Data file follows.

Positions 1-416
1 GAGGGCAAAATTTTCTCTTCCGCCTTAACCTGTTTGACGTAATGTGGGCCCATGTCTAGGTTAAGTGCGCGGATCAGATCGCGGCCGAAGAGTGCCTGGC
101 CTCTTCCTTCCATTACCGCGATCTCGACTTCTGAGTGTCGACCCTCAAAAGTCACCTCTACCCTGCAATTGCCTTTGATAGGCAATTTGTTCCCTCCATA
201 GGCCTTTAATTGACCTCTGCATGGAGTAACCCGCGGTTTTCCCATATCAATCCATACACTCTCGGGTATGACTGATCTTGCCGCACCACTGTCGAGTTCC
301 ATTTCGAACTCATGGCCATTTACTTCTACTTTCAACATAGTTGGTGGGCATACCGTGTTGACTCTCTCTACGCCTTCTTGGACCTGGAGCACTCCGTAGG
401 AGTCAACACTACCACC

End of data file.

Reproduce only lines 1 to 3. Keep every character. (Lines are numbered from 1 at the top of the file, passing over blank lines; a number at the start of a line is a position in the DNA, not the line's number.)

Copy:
Positions 1-416
1 GAGGGCAAAATTTTCTCTTCCGCCTTAACCTGTTTGACGTAATGTGGGCCCATGTCTAGGTTAAGTGCGCGGATCAGATCGCGGCCGAAGAGTGCCTGGC
101 CTCTTCCTTCCATTACCGCGATCTCGACTTCTGAGTGTCGACCCTCAAAAGTCACCTCTACCCTGCAATTGCCTTTGATAGGCAATTTGTTCCCTCCATA